Tokarski turned aside all 10 shots in the third period of Game 2 and his play carried over in Game 3 where he made 35 saves in a 3-2 overtime victory. Tokarski said he felt more calm and relaxed in Game 3 because he ‘got the jitters out’. Tokarski, a fifth-round pick by the Tampa Bay Lightning in 2008, was dealt to the Canadiens last season and played in only three regular season games with Montreal in 2014. He has some big skates to fill and I’m not just talking about Price’s.

Ken Dryden played only six games as a 23-year-old during the 1970-71 season before leading the Canadiens to a Stanley Cup. Patrick Roy also won Montreal a cup as a rookie in the 1985-86 season. Steve Penney didn’t win a cup, but the 22-year-old took over late in the 1984 season, sweeping the Bruins and taking out the Quebec Nordiques before falling short against the defending Stanley Cup champion New York Islanders.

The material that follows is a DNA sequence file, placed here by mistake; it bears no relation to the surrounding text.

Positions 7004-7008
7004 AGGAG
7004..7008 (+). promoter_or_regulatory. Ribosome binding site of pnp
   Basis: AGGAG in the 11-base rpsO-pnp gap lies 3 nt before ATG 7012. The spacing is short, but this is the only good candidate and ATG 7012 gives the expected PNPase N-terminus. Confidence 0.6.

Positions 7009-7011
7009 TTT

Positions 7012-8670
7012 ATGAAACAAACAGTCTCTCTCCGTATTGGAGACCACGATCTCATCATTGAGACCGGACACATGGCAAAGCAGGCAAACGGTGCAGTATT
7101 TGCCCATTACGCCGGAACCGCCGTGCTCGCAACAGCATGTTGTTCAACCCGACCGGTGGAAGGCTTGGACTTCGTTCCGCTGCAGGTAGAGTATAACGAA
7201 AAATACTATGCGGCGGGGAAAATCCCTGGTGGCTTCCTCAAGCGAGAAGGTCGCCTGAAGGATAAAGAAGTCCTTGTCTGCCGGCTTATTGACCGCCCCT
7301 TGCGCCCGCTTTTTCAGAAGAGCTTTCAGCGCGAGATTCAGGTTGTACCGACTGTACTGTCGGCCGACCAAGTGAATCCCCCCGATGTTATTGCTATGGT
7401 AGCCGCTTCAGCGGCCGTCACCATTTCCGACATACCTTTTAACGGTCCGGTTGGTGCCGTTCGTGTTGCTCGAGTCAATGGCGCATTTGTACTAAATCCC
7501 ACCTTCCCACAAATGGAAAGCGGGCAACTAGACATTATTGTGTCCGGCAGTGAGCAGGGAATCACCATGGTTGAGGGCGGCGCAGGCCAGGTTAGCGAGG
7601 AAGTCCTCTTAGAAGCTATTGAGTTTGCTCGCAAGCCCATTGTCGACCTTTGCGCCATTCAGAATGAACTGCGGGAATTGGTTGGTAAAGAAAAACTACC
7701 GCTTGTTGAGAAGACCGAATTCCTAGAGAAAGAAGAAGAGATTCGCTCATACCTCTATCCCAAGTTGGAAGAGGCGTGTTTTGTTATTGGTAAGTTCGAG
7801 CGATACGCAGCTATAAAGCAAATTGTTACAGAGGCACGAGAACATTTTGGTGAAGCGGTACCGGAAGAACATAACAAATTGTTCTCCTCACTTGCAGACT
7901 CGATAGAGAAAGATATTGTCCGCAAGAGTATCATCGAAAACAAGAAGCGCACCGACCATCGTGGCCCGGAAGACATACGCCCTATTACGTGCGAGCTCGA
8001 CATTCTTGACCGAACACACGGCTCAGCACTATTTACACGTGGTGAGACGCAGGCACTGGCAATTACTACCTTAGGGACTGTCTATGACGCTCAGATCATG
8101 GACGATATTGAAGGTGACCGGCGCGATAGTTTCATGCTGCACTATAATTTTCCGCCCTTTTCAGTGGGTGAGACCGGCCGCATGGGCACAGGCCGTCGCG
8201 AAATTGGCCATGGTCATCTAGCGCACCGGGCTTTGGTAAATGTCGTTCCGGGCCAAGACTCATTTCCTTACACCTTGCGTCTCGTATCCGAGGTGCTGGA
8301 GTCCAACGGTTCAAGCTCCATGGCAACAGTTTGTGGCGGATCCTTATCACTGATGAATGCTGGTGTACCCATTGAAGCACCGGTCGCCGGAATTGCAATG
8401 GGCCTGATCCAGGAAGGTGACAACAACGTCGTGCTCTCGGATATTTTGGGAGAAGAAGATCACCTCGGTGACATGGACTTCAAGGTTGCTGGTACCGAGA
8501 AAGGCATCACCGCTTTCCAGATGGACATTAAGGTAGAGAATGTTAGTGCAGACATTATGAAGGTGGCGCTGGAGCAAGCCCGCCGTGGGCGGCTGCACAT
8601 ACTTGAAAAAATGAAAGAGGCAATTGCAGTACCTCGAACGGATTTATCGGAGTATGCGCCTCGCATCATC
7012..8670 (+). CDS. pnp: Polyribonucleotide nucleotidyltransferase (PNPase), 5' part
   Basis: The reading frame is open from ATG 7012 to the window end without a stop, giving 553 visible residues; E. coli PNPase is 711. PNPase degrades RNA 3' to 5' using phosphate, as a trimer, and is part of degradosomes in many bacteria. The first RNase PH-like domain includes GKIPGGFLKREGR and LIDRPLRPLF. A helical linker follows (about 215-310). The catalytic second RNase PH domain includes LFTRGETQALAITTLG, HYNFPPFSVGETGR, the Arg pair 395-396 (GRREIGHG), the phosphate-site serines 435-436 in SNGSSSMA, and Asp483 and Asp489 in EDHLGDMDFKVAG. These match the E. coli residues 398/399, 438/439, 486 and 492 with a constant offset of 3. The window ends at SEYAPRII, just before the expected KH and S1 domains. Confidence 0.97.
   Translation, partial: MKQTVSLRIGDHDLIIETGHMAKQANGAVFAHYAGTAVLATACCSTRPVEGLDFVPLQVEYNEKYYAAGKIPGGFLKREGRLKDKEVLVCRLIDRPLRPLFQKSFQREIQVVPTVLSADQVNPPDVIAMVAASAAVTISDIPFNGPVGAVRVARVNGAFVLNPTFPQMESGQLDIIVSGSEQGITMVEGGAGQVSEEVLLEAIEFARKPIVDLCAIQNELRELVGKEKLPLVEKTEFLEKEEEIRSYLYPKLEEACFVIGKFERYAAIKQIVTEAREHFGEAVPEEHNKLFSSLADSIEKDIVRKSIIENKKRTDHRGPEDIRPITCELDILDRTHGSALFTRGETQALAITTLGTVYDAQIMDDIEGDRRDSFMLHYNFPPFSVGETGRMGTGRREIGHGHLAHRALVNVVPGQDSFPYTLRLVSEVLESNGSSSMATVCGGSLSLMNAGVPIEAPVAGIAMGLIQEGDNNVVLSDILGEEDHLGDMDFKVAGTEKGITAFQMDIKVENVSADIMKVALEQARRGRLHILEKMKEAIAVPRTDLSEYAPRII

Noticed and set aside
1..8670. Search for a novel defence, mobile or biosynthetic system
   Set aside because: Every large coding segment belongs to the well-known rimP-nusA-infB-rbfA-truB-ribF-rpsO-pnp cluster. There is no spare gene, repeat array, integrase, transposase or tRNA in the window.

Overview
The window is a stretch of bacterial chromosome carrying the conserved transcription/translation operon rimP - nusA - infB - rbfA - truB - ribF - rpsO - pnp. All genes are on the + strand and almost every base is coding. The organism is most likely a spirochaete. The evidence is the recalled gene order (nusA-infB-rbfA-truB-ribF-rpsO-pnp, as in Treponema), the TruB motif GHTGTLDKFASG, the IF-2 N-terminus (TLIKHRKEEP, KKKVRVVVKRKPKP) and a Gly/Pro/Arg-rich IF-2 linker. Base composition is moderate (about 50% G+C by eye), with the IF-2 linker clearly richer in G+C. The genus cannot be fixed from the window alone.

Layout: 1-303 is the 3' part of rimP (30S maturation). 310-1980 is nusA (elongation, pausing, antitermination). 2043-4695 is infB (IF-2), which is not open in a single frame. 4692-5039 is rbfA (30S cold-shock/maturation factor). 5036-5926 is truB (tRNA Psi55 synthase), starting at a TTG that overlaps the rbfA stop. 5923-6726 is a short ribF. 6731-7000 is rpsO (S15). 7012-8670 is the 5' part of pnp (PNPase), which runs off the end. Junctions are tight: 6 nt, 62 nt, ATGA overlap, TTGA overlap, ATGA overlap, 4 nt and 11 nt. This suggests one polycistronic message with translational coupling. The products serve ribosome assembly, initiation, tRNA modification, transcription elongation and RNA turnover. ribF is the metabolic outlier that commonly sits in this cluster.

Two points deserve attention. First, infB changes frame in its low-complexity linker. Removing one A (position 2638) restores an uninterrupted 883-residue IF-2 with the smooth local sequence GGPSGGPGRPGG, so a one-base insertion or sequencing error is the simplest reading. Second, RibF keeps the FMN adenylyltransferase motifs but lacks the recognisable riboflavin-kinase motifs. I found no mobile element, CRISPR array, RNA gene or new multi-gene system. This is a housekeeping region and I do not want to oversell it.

All the pressure in this series went on the Rangers the minute Kreider ran into Price. Whatever happens from here on out, Bergevin will deserve a lot of credit for the moves he has made since taking over this team. Briere, Mike Weaver, Dale Weise and Thomas Vanek, despite his struggles as not even Therrien can get him going, have all made a major impact during these playoffs. But, maybe his best move was hiring Michel Therrien.

In two years the 50-year-old coach took the Habs from third last in the NHL to a division title in his first year and then knocking off the President Trophy champs in Boston in year 2. Now he has a shot to prove his doubters wrong again by taking out the Rangers. Therrien looks like a different man this time around in Montreal. He has learned from his mistakes and seems like a much more confident coach, more matured. He was a rookie coach his first time around, but he doesn’t look like a rookie now. Therrien won’t even let anyone watch his practice!